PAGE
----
Posted Jul 25, 2007 10:46 pm CDT
A prominent U.S. Navy lawyer will serve as a visiting professor at Emory University School of Law this fall after retiring from the military, and he will help establish a new international humanitarian law clinic.
In addition to teaching courses on international humanitarian law, criminal law, evidence, and military law, Charles D. Swift will also serve as acting director of the law school’s IHL clinic, Emory Law reports on its Web site.
He is particularly known for his role in the Hamdan v. Rumsfeld case that led to a U.S. Supreme Court ruling last year that the military tribunal system then being used to try Swift’s client, Salim Hamdan (Osama bin Laden’s driver), was illegal. In addition to the precedent it sets for trying detainees in the so-called war on terror, the case also is widely seen as a milestone ruling on executive power, National Public Radio reported last year.
Humanitarian law, or the law of conflict, governs individuals, states and other entities during armed conflict. It thus includes the Geneva Conventions and the U.S. Uniform Code of Military Justice, both of which were violated, the Supreme Court found, by the military tribunal system.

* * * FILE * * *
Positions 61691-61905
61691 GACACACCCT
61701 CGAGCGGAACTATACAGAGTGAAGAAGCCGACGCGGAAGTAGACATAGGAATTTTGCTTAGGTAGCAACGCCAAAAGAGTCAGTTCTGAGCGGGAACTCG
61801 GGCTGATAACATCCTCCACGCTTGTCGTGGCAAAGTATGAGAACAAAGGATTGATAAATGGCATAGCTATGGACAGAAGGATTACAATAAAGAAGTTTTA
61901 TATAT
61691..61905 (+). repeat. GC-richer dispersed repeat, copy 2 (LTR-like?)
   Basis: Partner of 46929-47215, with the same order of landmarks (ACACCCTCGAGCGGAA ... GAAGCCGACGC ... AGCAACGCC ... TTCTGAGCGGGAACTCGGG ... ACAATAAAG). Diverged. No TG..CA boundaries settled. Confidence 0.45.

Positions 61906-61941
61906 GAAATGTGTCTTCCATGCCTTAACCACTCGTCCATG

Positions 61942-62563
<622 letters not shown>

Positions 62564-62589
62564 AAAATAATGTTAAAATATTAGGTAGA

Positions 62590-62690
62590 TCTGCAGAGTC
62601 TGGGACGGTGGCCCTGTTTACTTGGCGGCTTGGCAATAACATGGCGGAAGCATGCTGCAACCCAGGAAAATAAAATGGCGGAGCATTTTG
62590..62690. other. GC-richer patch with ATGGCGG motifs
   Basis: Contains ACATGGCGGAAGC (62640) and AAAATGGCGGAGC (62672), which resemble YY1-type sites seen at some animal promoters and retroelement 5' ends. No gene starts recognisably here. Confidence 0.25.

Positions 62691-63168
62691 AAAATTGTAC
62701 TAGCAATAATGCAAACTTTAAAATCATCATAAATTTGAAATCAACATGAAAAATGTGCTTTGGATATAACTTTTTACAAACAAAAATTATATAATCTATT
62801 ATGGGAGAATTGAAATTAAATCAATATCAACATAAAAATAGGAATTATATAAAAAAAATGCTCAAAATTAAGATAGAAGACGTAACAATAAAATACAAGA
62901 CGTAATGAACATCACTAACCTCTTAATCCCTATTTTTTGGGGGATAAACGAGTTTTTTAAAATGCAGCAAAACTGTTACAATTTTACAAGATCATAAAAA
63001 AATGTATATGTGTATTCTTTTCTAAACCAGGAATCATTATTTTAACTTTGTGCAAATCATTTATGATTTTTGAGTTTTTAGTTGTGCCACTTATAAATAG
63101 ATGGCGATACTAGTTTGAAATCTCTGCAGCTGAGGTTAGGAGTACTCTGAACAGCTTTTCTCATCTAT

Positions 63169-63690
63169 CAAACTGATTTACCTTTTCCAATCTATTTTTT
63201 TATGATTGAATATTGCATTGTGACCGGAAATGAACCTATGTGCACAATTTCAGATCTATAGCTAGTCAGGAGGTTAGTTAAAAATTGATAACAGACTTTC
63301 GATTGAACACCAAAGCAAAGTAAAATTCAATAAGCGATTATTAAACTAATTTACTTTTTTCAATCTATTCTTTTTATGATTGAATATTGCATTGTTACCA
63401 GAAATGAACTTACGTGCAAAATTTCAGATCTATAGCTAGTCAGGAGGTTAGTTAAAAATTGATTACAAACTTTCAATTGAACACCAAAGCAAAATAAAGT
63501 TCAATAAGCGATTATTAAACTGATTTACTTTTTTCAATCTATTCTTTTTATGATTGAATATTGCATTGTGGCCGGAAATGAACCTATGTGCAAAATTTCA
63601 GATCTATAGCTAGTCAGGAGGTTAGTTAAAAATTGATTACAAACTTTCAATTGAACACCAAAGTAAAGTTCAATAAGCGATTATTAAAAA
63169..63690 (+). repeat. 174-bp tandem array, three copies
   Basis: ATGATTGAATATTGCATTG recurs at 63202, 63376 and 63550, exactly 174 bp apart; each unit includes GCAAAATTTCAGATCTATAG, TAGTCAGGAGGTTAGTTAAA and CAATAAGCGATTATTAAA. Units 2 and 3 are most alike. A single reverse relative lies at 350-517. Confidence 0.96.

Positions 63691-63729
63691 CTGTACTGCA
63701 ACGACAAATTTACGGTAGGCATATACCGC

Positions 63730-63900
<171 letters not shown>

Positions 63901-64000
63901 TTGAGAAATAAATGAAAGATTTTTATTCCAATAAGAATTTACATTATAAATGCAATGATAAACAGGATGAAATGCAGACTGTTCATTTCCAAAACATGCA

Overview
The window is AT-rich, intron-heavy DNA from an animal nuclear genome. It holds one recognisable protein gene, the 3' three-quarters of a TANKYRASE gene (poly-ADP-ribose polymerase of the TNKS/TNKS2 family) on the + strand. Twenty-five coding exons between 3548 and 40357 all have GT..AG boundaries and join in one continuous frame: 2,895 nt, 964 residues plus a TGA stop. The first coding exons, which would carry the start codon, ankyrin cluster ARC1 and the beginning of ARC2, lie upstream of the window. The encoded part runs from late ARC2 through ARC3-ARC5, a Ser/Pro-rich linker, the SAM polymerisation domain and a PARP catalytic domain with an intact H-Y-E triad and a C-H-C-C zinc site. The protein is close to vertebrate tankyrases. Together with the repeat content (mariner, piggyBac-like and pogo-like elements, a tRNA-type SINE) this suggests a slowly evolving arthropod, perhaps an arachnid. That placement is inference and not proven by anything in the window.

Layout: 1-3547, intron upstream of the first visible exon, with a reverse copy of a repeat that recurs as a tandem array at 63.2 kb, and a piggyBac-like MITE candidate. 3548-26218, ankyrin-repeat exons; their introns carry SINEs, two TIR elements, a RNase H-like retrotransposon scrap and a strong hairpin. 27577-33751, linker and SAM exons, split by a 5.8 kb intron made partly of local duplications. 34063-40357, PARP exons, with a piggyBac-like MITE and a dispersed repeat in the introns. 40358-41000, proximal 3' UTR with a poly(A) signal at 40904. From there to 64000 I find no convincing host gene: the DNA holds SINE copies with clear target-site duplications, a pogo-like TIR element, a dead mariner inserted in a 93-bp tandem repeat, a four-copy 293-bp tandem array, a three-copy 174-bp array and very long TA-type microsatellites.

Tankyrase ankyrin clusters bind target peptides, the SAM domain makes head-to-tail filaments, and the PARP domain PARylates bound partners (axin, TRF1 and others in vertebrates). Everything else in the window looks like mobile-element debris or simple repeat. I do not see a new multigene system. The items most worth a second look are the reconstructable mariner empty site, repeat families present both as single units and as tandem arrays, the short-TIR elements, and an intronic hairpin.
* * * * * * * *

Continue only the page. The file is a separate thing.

“Despite universal acceptance, the precepts and applicability of the Conventions are increasingly challenged by the growing number of ethnic and religious conflicts around the globe,” Swift said. “When combined with the threat of international terrorism, these conflicts do not fit neatly within or adhere to the nation-state model of armed conflict. The need for both scholars and practitioners devoted to the development and preservation of IHL has never been greater.”
Neal Katyal, a professor at Georgetown University Law Center who argued Hamdan’s case, says Emory has scored a coup by hiring Swift: “He brings to Emory one of the things most lacking in modern American law schools today: deep knowledge about the craft and art of trial lawyering.”
(Hat tip: The BLT: The Blog of Legal Times.)